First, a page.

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CSU researchers develop saliva-based COVID-19 test

Amid the rising COVID-19 cases and need for testing, Colorado State University has created a new, more efficient coronavirus detection test.

Associate Director of the Prion Research Center Mark Zabel collaborated with other scientists to create a test that allows for more students to be tested — and faster.


The saliva test is known as the Multiplexed Primers and Pools ddPCR (MP4) testing algorithm, Zabel said.

It is currently being reviewed for Food and Drug Administration Emergency Use Authorization, according to Zabel. The test is conducted through individuals filling a tube to the two-milliliter mark with saliva, he said.

“I found that the lines went by faster with the saliva testing, and it was a lot easier for students to do.” -Shelby Toler, Colorado State University sophomore

Zabel explained the use of saliva over nasal swabs ensures a more consistent sample. 

The test detects SARS-CoV-2 by testing saliva that individuals collect themselves, meaning it requires less protective equipment and expertise, according to Zabel. The test also helps reduce waste produced by testing kits.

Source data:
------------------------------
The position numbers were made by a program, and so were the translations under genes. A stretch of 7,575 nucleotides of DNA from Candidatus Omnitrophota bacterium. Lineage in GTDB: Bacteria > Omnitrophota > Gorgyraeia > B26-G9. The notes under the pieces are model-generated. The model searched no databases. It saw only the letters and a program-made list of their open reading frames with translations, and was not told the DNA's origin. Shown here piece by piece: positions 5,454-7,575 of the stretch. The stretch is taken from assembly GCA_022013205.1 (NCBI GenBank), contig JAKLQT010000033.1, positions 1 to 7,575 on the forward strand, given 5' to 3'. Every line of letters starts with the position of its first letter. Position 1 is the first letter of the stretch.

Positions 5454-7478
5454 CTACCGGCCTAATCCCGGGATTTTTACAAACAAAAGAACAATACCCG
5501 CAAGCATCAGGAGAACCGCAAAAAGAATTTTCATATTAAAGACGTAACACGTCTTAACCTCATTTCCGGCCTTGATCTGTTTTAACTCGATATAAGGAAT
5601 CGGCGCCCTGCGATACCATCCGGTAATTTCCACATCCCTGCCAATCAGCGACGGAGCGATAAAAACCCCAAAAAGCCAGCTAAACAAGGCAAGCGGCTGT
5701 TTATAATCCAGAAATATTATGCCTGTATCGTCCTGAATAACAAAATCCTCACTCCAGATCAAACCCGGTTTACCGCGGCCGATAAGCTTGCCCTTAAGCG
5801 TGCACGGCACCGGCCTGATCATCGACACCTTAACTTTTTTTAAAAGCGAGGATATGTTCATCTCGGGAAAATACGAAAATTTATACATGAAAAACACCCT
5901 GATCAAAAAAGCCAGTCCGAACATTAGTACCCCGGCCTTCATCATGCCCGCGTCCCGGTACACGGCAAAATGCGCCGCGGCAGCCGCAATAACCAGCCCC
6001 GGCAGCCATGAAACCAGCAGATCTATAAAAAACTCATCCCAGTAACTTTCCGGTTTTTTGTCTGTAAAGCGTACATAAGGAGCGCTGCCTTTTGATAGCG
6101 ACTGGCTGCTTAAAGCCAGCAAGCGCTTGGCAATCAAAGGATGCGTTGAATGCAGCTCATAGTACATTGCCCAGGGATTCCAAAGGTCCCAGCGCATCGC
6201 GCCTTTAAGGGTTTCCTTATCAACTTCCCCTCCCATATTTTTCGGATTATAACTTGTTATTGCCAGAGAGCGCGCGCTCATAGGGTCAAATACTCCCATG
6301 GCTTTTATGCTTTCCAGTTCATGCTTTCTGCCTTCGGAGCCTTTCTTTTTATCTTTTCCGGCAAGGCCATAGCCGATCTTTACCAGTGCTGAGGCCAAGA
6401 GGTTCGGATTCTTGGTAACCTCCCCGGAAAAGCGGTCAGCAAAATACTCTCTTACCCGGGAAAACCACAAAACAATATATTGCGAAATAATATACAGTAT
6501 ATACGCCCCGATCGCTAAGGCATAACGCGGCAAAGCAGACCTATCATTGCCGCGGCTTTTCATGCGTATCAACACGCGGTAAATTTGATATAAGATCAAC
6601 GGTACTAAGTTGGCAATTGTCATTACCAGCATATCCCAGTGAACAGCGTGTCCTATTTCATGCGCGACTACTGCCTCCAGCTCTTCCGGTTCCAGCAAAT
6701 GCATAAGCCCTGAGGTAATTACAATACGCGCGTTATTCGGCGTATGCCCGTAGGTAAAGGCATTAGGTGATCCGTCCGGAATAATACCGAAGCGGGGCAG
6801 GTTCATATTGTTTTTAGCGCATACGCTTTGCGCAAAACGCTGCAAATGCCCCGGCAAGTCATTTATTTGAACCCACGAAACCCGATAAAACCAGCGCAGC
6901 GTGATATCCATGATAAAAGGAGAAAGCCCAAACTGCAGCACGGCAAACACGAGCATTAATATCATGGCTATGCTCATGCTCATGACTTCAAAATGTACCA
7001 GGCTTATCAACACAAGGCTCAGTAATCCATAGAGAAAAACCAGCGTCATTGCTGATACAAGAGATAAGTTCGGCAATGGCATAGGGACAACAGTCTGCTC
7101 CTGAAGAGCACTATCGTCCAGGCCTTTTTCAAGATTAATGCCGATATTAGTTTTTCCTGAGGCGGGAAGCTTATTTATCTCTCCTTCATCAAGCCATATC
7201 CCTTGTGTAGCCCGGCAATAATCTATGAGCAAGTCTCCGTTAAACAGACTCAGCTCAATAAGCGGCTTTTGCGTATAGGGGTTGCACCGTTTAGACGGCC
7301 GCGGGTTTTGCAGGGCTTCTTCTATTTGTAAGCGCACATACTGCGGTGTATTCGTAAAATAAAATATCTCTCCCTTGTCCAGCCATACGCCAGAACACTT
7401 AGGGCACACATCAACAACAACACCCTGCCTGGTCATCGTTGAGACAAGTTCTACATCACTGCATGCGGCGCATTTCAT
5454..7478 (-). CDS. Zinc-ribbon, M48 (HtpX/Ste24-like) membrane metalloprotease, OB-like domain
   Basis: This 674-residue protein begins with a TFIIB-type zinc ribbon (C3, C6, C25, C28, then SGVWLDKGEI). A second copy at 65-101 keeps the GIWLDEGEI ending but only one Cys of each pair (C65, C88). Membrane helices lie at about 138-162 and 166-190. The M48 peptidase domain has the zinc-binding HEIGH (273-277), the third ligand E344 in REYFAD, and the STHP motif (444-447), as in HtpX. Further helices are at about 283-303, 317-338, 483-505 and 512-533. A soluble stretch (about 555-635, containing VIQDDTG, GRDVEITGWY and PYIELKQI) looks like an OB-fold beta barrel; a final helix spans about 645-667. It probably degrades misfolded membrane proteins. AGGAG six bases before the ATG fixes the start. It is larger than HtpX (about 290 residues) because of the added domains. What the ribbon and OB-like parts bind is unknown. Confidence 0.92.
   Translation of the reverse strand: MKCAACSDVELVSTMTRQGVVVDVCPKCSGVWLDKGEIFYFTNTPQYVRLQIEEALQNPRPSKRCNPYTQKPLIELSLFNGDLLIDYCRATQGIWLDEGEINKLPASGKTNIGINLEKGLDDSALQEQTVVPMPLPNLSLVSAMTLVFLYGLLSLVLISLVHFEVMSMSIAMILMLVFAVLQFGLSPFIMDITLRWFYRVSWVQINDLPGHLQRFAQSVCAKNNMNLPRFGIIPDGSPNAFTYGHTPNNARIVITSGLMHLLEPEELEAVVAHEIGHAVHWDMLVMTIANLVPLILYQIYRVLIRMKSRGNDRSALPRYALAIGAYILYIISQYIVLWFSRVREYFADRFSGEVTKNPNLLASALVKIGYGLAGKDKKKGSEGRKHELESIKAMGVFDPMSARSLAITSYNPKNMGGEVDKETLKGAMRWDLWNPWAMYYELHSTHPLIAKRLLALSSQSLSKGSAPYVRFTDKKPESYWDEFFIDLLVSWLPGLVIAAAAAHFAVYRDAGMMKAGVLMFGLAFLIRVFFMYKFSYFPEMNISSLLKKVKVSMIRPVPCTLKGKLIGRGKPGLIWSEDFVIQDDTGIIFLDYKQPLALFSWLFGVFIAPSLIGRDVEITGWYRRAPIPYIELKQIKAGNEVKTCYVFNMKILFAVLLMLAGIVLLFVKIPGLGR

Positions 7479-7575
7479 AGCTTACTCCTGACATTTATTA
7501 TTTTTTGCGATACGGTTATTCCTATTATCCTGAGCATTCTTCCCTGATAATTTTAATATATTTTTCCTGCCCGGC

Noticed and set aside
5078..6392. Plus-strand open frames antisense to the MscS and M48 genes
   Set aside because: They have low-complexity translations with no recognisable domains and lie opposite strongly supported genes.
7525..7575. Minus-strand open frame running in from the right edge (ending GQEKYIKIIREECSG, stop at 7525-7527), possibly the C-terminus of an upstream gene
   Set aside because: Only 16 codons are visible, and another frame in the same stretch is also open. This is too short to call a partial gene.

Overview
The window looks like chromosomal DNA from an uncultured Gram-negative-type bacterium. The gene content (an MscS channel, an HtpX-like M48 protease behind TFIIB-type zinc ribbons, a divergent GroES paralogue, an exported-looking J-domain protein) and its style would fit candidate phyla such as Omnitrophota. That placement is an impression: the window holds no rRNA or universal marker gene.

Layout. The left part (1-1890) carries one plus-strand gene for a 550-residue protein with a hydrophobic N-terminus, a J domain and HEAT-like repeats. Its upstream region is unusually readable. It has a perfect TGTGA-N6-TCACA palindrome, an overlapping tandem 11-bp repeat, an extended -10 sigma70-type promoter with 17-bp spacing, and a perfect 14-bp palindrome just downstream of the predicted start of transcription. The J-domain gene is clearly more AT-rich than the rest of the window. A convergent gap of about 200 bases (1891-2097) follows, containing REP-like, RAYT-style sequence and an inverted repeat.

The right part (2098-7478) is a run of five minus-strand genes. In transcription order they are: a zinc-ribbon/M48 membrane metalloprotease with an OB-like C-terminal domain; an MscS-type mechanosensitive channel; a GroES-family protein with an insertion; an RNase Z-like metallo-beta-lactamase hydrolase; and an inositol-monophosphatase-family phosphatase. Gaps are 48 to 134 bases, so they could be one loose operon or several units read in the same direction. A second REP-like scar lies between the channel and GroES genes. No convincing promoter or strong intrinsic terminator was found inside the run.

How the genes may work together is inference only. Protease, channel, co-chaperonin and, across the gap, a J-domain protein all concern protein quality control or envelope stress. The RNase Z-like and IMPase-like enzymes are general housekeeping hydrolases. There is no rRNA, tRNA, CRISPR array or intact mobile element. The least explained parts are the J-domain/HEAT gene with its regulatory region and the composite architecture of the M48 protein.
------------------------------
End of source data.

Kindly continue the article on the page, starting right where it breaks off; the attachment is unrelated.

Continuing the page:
The University hopes that the new tests will allow them to “scale up” testing numbers, according to CSU’s saliva screening test website

CSU administrators have made it the primary test and expanded the opportunity for students and staff to be tested, according to the website.

Zabel explained that including individual samples in multiple, unique pools allows for faster, more accurate identification of individual positive samples within pools.

“This is especially useful for college campuses, as students are being tested in groups in order to reduce spreading of COVID-19,” Zabel said. 

Though the University has been using the saliva test as the initial screening method for students, if an individual’s results indicate the virus may be present, a nasal swab test will be required. 


According to Zabel, the new MP4 test saves time, reagents, supplies and money.

Junior business major Nicholas Incandela explained that the saliva test was much easier to do than the nasal swab test. 

“It was completely painless, and I was able to do it myself,” Incandela said. “Although drooling into a tube was embarrassing around others, I realized we were all going through the same thing for the common good.”

Incandela said he got tested Oct. 19 and received results the morning of Oct. 22, making it much faster than a nasal swab.

The easy process and quick results allowed him to rule out the idea of having COVID-19 when he had a bad cold, Incandela explained.

CSU sophomore Shelby Toler said the University required the residents in her apartment to get tested twice this semester. She took the nasal swab test the first time and the saliva test the second time.

“I found that the lines went by faster with the saliva testing, and it was a lot easier for students to do,” she said.

In addition to free nasal swab tests, the saliva tests will be paid for by CSU, according to the COVID Information and Resources website

Nicole Taylor can be reached at or on Twitter @nicoletaylor_32.

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